"Bellew v. Bellew and Pendyce" was written at the top. Mrs. Pendyce stared at those words as though fascinated by their beauty; it was long before she got beyond them. For the first time the full horror of these matters pierced the kindly armour that lies between mortals and what they do not like to think of. Two men and a woman wrangling, fighting, tearing each other before the eyes of all the world. A woman and two men stripped of charity and gentleness, of moderation and sympathy-stripped of all that made life decent and lovable, squabbling like savages before the eyes of all the world. Two men, and one of them her son, and between them a woman whom both of them had loved! "Bellew v. Bellew and Pendyce"! And this would go down to fame in company with the pitiful stories she had read from time to time with a sort of offended interest; in company with "Snooks v. Snooks and Stiles," "Horaday v. Horaday," "Bethany v. Bethany and Sweetenham." In company with all those cases where everybody seemed so dreadful, yet where she had often and often felt so sorry, as if these poor creatures had been fastened in the stocks by some malignant, loutish spirit, for all that would to come and jeer at. And horror filled her heart. It was all so mean, and gross, and common.
The letter contained but a few words from a firm of solicitors confirming an appointment. She looked up at Mr. Paramor. He stopped pencilling on his blotting-paper, and said at once:
"I shall be seeing these people myself tomorrow afternoon. I shall do my best to make them see reason."
She felt from his eyes that he knew what she was suffering, and was even suffering with her.
"And if—if they won't?"
"Then I shall go on a different tack altogether, and they must look out for themselves."
Mrs. Pendyce sank back in her chair; she seemed to smell again that smell of leather and disinfectant, and hear a sound of incessant clicking. She felt faint, and to disguise that faintness asked at random, "What does 'without prejudice' in this letter mean?"
Mr. Paramor smiled.
"That's an expression we always use," he said. "It means that when we give a thing away, we reserve to ourselves the right of taking it back again."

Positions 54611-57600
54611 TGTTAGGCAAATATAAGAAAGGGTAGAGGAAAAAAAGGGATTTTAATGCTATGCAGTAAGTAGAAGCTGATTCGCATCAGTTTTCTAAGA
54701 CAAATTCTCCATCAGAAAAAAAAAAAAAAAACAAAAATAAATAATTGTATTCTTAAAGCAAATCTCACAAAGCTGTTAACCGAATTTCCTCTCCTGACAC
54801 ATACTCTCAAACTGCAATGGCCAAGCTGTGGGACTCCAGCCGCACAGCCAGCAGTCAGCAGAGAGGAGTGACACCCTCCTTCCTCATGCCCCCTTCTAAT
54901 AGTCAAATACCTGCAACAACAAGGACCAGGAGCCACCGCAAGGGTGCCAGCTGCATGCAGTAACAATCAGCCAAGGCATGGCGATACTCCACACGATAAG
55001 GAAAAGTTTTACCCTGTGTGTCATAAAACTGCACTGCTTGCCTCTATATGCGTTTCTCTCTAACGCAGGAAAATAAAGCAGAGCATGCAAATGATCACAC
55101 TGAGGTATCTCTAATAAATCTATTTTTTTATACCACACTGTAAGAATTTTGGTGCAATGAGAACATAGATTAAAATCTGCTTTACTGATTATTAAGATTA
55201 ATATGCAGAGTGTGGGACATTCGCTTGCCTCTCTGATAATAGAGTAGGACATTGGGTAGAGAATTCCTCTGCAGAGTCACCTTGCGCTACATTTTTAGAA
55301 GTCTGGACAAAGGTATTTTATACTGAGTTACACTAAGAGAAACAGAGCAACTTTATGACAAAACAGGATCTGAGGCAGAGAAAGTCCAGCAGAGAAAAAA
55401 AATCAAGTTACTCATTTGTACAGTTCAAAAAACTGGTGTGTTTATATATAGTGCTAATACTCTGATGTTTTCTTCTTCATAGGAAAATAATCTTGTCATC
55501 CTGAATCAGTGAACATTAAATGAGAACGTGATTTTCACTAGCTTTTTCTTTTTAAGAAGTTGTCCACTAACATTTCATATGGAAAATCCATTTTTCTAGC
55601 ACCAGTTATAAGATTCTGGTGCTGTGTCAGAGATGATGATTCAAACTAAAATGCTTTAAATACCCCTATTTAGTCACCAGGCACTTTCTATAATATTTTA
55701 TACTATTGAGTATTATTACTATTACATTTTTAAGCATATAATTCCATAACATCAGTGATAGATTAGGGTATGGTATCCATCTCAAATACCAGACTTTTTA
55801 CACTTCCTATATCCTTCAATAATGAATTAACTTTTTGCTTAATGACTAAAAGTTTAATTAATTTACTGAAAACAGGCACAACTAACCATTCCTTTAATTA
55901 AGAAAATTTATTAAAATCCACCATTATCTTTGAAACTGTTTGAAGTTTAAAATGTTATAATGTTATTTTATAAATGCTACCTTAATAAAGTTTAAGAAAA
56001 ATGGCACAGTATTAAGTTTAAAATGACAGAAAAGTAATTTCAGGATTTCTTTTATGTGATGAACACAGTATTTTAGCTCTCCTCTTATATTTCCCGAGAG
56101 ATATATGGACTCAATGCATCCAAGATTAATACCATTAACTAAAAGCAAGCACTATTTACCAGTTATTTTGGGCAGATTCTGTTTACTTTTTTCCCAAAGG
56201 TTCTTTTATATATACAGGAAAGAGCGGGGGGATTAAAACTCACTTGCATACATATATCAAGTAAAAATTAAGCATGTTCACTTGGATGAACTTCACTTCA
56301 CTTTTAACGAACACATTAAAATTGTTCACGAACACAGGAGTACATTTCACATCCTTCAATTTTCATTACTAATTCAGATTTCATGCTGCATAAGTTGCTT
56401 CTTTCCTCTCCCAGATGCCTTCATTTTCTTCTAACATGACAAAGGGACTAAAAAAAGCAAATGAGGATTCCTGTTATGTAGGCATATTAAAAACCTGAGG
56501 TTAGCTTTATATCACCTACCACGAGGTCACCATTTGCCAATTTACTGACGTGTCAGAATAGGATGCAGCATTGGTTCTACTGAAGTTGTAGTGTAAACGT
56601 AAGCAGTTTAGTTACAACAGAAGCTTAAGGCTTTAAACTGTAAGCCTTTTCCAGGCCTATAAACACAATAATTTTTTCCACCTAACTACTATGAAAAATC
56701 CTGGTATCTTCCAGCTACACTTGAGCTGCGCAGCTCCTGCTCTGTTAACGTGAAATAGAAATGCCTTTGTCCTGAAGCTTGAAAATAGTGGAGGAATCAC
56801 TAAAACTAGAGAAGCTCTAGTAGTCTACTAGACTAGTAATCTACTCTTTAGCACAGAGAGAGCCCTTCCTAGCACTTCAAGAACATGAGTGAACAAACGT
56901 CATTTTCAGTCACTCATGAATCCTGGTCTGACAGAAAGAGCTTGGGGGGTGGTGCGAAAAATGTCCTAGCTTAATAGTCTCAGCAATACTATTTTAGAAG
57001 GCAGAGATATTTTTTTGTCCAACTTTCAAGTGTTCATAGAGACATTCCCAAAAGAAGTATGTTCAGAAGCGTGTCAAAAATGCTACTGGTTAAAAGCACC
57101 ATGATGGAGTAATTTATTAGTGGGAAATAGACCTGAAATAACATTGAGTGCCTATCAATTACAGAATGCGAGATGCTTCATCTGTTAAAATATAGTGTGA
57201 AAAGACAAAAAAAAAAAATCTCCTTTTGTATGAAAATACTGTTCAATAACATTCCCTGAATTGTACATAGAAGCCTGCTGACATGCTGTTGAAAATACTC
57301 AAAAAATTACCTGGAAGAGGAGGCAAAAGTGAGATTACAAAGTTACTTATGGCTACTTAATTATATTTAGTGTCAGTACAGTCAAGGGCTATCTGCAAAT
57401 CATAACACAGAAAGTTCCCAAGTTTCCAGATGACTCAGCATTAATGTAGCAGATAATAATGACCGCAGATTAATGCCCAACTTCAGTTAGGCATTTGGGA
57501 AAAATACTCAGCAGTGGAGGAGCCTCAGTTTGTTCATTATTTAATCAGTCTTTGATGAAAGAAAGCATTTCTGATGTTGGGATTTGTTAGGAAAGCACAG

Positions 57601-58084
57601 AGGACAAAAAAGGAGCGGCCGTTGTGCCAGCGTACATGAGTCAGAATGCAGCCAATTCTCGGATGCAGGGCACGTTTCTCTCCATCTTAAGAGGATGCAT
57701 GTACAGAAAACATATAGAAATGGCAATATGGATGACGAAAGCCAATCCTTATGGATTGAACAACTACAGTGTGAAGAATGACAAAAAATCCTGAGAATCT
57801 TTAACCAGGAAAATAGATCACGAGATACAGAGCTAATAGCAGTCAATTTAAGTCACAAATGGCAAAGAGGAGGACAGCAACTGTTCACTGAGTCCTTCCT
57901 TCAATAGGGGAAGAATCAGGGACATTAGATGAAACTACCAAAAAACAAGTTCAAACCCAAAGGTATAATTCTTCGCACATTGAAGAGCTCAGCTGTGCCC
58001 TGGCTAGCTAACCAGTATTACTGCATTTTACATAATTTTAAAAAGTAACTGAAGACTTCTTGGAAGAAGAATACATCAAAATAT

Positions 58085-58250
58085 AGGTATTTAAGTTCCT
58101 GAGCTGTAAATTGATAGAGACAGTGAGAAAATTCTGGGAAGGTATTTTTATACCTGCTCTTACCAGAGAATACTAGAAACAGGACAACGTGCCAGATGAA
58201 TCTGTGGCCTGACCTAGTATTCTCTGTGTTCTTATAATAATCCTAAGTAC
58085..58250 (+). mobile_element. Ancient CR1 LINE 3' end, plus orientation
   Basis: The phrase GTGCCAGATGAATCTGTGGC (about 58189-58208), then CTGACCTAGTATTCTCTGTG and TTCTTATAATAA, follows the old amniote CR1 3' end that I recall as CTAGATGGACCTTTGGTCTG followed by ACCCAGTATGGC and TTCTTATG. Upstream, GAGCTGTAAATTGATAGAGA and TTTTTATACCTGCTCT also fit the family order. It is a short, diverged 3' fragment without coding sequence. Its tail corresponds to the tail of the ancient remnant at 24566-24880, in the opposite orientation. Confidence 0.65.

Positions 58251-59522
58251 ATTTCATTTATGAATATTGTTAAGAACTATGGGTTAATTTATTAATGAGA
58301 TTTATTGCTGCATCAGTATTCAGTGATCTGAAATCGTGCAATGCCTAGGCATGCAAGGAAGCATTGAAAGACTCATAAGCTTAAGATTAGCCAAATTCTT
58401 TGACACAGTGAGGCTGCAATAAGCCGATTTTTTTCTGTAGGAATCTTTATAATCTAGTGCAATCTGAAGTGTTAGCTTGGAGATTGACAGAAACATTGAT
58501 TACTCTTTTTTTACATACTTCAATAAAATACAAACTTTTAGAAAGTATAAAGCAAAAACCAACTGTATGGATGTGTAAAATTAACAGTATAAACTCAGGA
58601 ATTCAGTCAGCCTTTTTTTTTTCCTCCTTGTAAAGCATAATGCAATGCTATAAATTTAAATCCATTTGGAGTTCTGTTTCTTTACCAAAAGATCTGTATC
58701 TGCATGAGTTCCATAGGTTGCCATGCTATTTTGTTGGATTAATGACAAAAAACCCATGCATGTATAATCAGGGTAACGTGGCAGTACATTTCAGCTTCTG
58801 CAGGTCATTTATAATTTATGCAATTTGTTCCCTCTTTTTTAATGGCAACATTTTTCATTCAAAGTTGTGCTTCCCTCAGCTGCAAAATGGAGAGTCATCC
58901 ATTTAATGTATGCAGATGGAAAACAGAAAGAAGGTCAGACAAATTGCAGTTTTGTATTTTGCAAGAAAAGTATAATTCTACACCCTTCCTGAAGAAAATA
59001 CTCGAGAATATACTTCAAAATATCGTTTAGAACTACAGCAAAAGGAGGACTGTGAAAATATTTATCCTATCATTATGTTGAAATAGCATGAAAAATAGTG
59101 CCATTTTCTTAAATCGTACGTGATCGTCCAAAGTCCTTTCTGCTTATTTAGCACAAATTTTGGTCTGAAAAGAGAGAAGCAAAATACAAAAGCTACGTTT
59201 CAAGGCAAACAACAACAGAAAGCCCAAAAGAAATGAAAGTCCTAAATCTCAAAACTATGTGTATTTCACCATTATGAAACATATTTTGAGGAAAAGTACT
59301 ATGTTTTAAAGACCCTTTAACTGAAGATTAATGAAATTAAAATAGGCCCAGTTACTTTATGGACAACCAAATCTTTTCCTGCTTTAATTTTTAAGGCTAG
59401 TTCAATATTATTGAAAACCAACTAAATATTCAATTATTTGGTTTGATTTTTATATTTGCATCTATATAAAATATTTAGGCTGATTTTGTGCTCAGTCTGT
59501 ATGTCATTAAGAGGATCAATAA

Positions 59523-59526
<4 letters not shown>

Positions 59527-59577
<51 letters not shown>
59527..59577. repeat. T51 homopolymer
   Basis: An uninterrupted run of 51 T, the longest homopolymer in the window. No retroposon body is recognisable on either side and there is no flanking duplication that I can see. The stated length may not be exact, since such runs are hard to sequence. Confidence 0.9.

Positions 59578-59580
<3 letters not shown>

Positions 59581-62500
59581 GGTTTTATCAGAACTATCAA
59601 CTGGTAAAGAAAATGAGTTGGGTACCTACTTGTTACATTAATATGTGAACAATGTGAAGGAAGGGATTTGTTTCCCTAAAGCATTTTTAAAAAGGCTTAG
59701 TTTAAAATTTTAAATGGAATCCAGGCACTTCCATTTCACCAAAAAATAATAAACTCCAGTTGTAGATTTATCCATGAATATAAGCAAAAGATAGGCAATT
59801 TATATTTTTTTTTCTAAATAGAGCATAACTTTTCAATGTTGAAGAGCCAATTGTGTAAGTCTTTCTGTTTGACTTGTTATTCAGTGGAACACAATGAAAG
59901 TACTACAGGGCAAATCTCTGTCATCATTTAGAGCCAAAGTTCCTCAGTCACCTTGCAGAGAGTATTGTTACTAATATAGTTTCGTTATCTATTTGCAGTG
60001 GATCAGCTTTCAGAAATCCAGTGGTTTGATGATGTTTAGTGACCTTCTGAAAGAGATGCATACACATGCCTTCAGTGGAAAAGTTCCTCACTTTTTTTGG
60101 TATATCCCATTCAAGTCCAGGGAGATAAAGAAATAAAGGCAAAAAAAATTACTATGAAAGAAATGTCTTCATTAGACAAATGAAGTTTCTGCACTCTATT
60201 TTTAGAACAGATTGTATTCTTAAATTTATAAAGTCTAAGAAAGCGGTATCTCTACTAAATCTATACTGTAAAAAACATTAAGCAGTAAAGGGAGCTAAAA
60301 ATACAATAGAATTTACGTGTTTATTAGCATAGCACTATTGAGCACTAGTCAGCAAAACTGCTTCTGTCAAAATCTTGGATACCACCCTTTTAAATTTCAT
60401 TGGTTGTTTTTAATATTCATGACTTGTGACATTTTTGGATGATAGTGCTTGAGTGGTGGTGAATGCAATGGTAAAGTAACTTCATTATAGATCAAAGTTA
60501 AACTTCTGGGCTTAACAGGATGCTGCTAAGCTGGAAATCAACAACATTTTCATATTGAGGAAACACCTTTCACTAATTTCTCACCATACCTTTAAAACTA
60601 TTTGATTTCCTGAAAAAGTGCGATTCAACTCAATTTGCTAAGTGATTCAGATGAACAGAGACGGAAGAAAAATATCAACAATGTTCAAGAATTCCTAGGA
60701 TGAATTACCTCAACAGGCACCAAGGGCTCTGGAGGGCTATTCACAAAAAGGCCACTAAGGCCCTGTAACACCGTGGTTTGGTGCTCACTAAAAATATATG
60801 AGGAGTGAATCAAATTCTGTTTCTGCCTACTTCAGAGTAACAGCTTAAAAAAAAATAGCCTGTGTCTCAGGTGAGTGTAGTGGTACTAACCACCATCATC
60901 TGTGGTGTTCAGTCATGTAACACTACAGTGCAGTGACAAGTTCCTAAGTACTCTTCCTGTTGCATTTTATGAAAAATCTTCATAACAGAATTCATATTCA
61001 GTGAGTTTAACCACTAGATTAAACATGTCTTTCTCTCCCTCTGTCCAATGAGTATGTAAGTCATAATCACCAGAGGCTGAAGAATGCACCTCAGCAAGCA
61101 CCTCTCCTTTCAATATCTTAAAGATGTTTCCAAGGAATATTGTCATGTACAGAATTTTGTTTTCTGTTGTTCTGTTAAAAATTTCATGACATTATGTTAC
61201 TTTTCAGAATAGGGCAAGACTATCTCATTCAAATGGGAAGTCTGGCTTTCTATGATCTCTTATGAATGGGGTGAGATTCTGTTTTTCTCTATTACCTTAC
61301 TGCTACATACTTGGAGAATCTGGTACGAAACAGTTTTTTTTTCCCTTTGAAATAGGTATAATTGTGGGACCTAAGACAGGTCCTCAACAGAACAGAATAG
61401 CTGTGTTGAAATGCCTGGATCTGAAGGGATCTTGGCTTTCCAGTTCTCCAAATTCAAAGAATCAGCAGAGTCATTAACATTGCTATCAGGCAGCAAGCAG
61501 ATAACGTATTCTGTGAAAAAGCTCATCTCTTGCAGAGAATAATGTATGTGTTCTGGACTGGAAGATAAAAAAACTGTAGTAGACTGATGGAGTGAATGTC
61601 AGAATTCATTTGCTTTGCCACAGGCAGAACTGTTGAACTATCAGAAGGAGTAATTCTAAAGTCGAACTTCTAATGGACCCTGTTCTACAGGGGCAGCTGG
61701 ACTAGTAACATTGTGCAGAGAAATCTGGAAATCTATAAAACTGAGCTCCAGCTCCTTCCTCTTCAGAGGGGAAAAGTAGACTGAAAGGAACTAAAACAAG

Mrs. Pendyce, who did not understand, murmured:
"I see. But what have they given away?"
Paramor put his elbows on the desk, and lightly pressed his finger-tips together.
"Well," he said, "properly speaking, in a matter like this, the other side and I are cat and dog.
"We are supposed to know nothing about each other and to want to know less, so that when we do each other a courtesy we are obliged to save our faces by saying, 'We don't really do you one.' D'you understand?"
Again Mrs. Pendyce murmured:
"It sounds a little provincial, but we lawyers exist by reason of provincialism. If people were once to begin making allowances for each other, I don't know where we should be."
Mrs. Pendyce's eyes fell again on those words, "Bellew v. Bellew and Pendyce," and again, as though fascinated by their beauty, rested there.
"But you wanted to see me about something else too, perhaps?" said Mr. Paramor.
A sudden panic came over her.
"Oh no, thank you. I just wanted to know what had been done. I've come up on purpose to see George. You told me that I——"
Mr. Paramor hastened to her aid.
"Yes, yes; quite right—quite right."
"Horace hasn't come with me."
"He and George sometimes don't quite——"
"Hit it off? They're too much alike."
"Do you think so? I never saw——-"
"Not in face, not in face; but they've both got——"
Mr. Paramor's meaning was lost in a smile; and Mrs. Pendyce, who did not know that the word "Pendycitis" was on the tip of his tongue, smiled vaguely too.
"George is very determined," she said. "Do you think—oh, do you think, Mr. Paramor, that you will be able to persuade Captain Bellew's solicitors——"
Mr. Paramor threw himself back in his chair, and his hand covered what he had written on his blotting-paper.
"Yes," he said slowly——"oh yes, yes!"
But Mrs. Pendyce had had her answer. She had meant to speak of her visit to Helen Bellew, but now her thought was:
'He won't persuade them; I feel it. Let me get away!'
Again she seemed to hear the incessant clicking, to smell leather and disinfectant, to see those words, "Bellew v. Bellew and, Pendyce."
She held out her hand.
Mr. Paramor took it in his own and looked at the floor.